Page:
Rosa 'Zephirine Drouhin'Rosa 'Zephirine Drouhin'

Hybrid Perpetual Roses

This class of roses was developed in the early to mid-19th c. from Bourbon and China roses to strengthen the repeat flowering characteristic and hardiness.  Hybrid Perpetuals were very popular until the Hybrid Teas came along and overshadowed them.  But with the recent rediscovery and excitement over the older types of roses, these are enjoying a renewed popularity today.  Varieties include ‘American Beauty,’ deep pink; ‘Baronne Prévost,’ rose pink; ‘Ferdinand Pichard,’pink w/crimson stripes; ‘Frau Karl Druschki,’ pure white; ‘Marchesa Bocella,’ pink; ‘Paul Neyron,’ rose pink; ‘Reine des Violettes,’ violet.

Rosa 'American Beauty'Rosa 'American Beauty'
Rosa 'Baronne Prevost'Rosa 'Baronne Prevost'
Rosa 'Frau Karl Druski'Rosa 'Frau Karl Druski'
Rosa 'Marchesa Bocella'Rosa 'Marchesa Bocella'
Rosa 'Paul Neyron'Rosa 'Paul Neyron'
Rosa 'Reine des Violettes'Rosa 'Reine des Violettes'

Hybrid Musk Roses

A new class of roses was created in the early 20th c. in England by the Rev. Joseph Pemberton who sought to create roses with old rose form, but a long bloom period.  Hybrid Musk roses include ‘Ballerina,’ small single pink w/white eye; ‘Buff Beauty,’ rose apricot; 'Clytemnestra,' pale yellow flowers from rich salmony buds; ‘Cornelia,’ soft peachy-pink; ‘Felicia,’ pale pink; ‘Lavender Lassie,’ lavender-pink; ‘Penelope,’ creamy pink; ‘Prosperity,’ white; ‘Vanity’ deep pink.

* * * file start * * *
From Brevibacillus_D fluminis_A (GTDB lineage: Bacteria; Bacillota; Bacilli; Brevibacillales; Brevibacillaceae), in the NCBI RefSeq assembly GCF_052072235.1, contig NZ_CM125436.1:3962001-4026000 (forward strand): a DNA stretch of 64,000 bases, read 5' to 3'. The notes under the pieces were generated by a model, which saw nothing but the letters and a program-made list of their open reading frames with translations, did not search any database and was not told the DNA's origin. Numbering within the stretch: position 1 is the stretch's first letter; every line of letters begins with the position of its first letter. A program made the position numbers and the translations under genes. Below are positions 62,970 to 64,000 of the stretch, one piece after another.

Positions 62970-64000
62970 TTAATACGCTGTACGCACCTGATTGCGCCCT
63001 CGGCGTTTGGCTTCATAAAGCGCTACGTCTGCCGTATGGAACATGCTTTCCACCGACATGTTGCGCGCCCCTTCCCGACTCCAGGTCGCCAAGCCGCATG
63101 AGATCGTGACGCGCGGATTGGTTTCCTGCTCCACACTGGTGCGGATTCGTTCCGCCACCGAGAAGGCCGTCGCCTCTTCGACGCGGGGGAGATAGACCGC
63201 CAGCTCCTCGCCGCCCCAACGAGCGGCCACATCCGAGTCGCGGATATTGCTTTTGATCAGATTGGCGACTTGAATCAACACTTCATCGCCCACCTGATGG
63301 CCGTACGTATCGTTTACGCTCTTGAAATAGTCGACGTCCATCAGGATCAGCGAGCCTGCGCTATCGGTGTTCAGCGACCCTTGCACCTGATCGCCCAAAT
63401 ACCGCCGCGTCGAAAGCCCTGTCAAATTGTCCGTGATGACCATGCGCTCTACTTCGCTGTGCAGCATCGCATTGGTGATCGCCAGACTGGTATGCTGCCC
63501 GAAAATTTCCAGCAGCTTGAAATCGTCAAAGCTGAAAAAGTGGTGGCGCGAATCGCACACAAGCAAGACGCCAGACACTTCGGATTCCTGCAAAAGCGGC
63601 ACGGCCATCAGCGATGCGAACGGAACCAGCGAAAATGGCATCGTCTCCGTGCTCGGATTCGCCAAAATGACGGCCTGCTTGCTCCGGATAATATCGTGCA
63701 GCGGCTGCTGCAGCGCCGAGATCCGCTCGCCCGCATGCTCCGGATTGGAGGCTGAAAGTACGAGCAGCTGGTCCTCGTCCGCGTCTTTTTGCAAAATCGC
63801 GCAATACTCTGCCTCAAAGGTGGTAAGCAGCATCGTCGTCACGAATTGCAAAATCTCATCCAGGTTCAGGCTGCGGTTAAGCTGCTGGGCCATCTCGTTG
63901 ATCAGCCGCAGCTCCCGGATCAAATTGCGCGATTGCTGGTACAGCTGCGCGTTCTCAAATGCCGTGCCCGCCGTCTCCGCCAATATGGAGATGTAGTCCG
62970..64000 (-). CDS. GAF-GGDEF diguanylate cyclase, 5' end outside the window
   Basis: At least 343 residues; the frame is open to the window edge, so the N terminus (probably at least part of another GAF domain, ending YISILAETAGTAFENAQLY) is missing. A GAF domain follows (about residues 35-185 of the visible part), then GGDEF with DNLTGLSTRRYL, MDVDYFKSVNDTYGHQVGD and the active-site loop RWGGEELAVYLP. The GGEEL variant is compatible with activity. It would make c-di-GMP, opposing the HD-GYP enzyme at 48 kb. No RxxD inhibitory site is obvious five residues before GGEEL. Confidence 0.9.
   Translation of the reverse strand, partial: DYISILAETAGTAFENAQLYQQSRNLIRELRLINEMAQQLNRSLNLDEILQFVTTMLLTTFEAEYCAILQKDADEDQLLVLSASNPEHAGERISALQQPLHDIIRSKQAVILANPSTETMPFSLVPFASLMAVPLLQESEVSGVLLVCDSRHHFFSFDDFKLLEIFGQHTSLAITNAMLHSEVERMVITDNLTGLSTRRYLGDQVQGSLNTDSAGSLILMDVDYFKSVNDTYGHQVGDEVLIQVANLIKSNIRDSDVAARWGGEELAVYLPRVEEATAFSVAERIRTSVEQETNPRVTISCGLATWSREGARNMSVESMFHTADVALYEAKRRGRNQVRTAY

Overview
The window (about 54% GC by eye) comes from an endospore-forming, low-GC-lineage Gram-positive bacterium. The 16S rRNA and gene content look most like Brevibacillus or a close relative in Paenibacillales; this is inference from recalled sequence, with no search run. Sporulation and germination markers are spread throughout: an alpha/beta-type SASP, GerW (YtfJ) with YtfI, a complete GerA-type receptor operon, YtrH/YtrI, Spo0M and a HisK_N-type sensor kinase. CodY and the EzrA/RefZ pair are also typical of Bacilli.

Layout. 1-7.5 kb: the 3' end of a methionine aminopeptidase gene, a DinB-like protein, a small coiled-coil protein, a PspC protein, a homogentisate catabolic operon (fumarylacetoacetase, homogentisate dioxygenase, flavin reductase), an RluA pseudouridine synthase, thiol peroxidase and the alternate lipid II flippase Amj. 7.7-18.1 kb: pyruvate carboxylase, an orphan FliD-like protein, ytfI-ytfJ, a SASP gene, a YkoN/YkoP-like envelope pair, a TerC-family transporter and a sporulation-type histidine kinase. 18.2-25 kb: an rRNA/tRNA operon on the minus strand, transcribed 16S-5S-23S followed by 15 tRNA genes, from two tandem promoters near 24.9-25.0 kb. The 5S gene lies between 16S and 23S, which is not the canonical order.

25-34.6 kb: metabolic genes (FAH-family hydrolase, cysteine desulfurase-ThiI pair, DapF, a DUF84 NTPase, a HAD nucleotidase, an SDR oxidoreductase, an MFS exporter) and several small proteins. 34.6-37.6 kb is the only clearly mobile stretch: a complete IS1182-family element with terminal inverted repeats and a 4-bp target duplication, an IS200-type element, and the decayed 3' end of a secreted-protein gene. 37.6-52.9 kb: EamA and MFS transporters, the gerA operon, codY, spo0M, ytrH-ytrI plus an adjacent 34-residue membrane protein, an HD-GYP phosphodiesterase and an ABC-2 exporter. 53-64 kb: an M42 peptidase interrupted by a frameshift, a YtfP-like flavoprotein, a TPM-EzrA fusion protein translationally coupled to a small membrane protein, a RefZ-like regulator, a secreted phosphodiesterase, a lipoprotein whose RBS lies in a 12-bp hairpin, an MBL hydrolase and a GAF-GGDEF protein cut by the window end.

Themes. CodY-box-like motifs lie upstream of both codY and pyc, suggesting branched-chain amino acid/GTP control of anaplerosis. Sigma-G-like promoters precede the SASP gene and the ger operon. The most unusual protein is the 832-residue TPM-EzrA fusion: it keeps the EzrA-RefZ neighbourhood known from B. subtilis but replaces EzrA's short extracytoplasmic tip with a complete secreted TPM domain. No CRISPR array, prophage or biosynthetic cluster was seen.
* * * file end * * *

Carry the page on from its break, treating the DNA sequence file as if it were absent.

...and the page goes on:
Rosa 'Buff Beauty'Rosa 'Buff Beauty'
Rosa 'Clytemnestra'Rosa 'Clytemnestra'
Rosa 'Cornelia'Rosa 'Cornelia'
Rosa 'Felicia'Rosa 'Felicia'
Roda 'Penelope'Roda 'Penelope'

Noisette Roses

Noisettes have the interesting distinction of being the first class of roses to arise in the United States when John Champneys, a planter from Charleston crossed the popular China rose ‘Old Blush’ with a musk rose.  He called the result ‘Champney’s Pink Cluster.’  A Frenchman living in Charleston, Philippe Noisette, raised another plant from Champney’s rose and called it ‘Blush Noisette.’  It caused a sensation, and soon other varieties were produced often crossed with Tea roses. Noisettes can be shrubs or climbers with clusters of blooms and are noted for delicious fragrance from their musk parentage.  They are some of the most romantic roses to choose to grow on an arbor, fence or wall.  They do not tend to be as cold hardy as some other classes of roses, but they are very well suited for the southern parts of the U.S.  Noisettes include ‘Blush Noisette,’ pale pink; ‘Celine Forestier,’ creamy white; ‘Champney’s Pink Cluster,’ pale pink; ‘Crepuscule,’ apricot; ‘Jaune Desprez,’ soft yellow with apricot; ‘Lamarque,’ white; ‘Madame Alfred Carrière,’ white; ‘Reve d’Or,’ apricot-yellow.